This is about negations of if then statements and why they can't be if then statements.
explain why the negation of an if then statement can not be an if then statement
Perhaps a Truth Table might shed some light on this. Below is a TT for "if p, then q."
p. q. if p, then q.
T. T. T.
T. F. F. [note this case. "if T, then F" = F.]
F. T. T.
F. F. T.
Notice that an implication "if p, then q" is only F when then premise, p, is T and the conclusion, q, is F.
This is also the only case the negation of an implication is T.
So considering this, we see that a negation of an "if-then", being true in only one case, cannot also be an "if-then", which is T in three cases.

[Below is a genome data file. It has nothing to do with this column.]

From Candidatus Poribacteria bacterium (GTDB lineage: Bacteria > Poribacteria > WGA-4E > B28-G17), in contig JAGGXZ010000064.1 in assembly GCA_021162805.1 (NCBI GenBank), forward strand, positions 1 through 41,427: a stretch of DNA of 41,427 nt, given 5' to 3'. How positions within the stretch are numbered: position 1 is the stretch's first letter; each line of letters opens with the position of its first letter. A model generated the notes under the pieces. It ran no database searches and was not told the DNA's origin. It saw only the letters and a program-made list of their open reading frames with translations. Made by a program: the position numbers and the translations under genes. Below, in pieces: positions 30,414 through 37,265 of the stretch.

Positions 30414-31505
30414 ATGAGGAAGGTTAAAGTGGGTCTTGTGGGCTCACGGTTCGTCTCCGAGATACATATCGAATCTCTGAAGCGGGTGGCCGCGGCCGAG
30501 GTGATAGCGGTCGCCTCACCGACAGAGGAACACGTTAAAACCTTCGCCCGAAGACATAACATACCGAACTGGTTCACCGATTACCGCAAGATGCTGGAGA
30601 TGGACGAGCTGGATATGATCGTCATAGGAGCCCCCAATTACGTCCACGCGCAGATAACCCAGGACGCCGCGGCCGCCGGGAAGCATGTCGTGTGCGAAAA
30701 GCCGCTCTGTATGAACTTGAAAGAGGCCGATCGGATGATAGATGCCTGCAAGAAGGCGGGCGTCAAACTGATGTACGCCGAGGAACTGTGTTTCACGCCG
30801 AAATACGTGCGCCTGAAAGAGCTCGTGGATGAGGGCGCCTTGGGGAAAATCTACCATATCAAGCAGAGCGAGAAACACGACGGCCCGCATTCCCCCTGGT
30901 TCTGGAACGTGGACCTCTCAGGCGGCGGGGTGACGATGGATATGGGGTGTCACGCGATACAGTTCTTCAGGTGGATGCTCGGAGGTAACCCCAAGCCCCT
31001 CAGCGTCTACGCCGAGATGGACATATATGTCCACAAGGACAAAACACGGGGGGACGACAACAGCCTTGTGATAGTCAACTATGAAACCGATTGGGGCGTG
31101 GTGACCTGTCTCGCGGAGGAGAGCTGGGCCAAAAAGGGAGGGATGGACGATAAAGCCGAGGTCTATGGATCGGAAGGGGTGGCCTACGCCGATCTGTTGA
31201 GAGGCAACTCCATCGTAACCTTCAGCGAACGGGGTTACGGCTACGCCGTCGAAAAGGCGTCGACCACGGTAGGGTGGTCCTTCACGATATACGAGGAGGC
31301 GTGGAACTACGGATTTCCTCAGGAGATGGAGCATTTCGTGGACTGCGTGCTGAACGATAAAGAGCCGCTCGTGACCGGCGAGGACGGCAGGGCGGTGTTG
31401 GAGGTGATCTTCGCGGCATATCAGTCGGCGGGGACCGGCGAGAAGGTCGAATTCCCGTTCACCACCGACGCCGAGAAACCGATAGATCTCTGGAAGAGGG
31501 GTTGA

Incidently, the negation of "if p, then q" is "p and (not q)."
Hope that helps.
The negation of an if/then statement cannot be an if/then statement because the negation is a selection, or choice, whereas an if/then statement is conditional. The if/then statement merely states a causal relation between two possibilities but it does not guarantee the outcome or actuality of these possibilities. For example, "if A, then B" means that if it is true that A is, then B is too; however, it does not establish that A is or B is. The negation of this if/then statement, "A, but not B," is a negation in the sense that it is an outcome which establishes that B does not necessarily follow from A, or, in other words, it proves that the relation stated in the if/then statement is false.